The Code may provide a useful starting point for an industry that must now show its commitment to promoting honest and ethical working practices
Market colour is dealt with at principle 22 and is a concept that attracted much focus as a result of the FX scandal. Put simply, market colour is information that tells traders what is happening in the market. One of the key issues for traders that emerged from the FX scandal was the line between the sharing of market colour and the sharing of confidential information. The FX Global Code makes it clear that sharing market colour is permissible (as opposed to the sharing of confidential information) and it provides a series of bullet points that aim to give guidance on what is and is not permissible. Helpfully, some clear lines are drawn – for example, communications should not disclose individual trading positions and flows should be disclosed only by price range and not by exact rates. However, the onus is placed on firms to provide their employees with clear guidance on how to share market colour appropriately. This is undoubtedly something that the FCA will expect firms already to have in place and it will therefore be important that firms heed this warning.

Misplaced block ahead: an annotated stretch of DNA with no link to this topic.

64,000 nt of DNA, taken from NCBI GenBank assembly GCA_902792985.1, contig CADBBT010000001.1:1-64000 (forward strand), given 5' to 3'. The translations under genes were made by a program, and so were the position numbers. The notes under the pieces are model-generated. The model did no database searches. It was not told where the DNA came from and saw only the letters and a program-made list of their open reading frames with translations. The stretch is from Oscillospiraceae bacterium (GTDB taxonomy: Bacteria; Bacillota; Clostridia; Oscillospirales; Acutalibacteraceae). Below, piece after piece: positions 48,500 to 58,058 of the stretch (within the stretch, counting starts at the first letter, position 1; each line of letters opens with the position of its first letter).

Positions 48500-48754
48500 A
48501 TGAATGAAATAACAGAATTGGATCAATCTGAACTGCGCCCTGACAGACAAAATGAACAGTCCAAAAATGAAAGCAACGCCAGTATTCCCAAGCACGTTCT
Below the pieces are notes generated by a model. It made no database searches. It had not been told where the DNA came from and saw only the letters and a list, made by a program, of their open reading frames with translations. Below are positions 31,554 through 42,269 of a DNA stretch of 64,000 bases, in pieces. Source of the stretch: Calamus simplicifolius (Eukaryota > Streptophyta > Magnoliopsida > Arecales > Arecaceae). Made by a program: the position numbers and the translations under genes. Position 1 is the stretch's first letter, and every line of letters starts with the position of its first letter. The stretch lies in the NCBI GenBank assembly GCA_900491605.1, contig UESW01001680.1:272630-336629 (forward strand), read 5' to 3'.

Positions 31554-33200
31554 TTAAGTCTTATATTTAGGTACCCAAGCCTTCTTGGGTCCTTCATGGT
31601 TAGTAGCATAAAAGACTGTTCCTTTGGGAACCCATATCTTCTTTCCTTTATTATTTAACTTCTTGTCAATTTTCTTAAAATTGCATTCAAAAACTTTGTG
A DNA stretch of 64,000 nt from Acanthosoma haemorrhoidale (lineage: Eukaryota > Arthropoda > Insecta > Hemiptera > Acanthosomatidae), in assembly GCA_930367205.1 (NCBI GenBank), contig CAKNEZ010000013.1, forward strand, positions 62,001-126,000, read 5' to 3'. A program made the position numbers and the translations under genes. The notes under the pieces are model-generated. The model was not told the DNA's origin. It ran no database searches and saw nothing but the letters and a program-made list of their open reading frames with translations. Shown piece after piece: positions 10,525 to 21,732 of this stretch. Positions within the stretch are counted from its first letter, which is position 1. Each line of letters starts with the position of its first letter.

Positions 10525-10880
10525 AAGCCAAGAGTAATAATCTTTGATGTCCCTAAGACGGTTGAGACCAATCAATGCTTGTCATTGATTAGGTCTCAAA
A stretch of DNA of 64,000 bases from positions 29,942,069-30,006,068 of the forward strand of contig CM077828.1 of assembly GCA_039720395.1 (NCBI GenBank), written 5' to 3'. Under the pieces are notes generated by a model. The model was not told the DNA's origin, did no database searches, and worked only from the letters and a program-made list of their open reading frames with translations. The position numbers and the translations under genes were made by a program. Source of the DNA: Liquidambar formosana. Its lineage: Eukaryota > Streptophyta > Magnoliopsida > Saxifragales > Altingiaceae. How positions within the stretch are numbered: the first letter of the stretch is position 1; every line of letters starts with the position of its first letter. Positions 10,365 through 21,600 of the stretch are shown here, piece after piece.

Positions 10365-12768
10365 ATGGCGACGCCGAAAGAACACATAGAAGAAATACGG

The release of the final Code at such a late stage after the FX scandal emerged raises the question as to how useful it will really be to firms that by now will have had to significantly strengthen their own compliance procedures. On the one hand, the Code may provide a useful starting point for an industry that must now show its commitment to promoting honest and ethical working practices. However, the onus remains fixed on firms to ensure they have detailed compliance procedures and adhere to its principles. It is anticipated that the Code will develop over time and it is hoped that it will evolve to provide more detailed guidance for market participants.